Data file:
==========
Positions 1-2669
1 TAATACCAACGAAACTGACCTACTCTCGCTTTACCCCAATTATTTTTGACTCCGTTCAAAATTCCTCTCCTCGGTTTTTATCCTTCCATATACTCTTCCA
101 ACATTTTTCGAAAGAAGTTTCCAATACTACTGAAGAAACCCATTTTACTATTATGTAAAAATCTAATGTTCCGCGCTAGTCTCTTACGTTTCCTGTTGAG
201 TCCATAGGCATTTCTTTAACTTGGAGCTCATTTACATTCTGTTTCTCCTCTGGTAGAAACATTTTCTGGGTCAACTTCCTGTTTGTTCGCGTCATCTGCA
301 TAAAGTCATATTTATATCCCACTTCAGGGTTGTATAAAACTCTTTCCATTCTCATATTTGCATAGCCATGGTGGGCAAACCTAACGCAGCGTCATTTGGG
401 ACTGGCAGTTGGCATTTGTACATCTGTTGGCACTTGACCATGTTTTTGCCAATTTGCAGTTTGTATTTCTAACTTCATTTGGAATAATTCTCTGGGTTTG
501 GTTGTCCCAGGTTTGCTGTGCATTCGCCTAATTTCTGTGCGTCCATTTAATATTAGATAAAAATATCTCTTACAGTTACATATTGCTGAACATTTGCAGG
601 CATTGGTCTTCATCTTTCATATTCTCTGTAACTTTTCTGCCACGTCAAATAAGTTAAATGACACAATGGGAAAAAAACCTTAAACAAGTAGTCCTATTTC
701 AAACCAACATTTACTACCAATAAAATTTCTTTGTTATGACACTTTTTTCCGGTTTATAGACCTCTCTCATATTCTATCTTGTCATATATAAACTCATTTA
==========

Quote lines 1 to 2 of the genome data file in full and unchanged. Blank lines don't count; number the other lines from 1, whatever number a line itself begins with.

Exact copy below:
Positions 1-2669
1 TAATACCAACGAAACTGACCTACTCTCGCTTTACCCCAATTATTTTTGACTCCGTTCAAAATTCCTCTCCTCGGTTTTTATCCTTCCATATACTCTTCCA